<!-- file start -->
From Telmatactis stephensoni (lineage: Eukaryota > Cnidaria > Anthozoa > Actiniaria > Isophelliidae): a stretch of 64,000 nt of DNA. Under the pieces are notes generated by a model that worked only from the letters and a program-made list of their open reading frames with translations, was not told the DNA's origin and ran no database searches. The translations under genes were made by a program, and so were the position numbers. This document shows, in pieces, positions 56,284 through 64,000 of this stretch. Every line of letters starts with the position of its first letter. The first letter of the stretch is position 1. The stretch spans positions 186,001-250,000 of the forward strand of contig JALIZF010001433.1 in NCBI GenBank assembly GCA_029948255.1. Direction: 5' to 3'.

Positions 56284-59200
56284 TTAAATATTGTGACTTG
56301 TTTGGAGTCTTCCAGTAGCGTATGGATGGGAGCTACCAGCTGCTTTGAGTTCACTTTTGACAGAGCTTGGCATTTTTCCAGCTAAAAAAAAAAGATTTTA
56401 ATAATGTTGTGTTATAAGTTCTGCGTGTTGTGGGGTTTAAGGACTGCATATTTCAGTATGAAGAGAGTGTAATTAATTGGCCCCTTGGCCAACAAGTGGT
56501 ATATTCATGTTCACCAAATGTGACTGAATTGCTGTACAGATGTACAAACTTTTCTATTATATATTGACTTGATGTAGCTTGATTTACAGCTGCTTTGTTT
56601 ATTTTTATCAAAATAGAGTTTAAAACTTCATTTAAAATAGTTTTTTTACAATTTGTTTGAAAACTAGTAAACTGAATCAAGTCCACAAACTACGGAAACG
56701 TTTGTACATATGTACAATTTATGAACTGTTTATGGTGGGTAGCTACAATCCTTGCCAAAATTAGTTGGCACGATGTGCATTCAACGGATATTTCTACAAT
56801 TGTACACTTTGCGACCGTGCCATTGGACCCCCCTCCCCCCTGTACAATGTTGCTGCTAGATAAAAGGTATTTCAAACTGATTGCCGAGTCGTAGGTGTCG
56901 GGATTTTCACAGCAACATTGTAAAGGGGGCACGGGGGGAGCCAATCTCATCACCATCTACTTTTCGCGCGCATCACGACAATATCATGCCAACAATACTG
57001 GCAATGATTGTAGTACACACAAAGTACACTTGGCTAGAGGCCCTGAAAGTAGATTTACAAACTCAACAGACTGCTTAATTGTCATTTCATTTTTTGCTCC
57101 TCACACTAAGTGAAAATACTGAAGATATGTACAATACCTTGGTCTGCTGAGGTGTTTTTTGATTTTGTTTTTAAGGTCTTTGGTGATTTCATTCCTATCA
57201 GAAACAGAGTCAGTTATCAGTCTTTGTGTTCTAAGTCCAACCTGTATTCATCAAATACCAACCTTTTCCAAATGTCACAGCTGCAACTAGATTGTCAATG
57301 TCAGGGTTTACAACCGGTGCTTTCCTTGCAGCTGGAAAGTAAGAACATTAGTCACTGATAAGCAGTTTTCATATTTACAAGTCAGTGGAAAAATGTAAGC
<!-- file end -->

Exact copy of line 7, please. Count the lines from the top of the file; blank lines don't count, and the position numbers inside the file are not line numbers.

56601 ATTTTTATCAAAATAGAGTTTAAAACTTCATTTAAAATAGTTTTTTTACAATTTGTTTGAAAACTAGTAAACTGAATCAAGTCCACAAACTACGGAAACG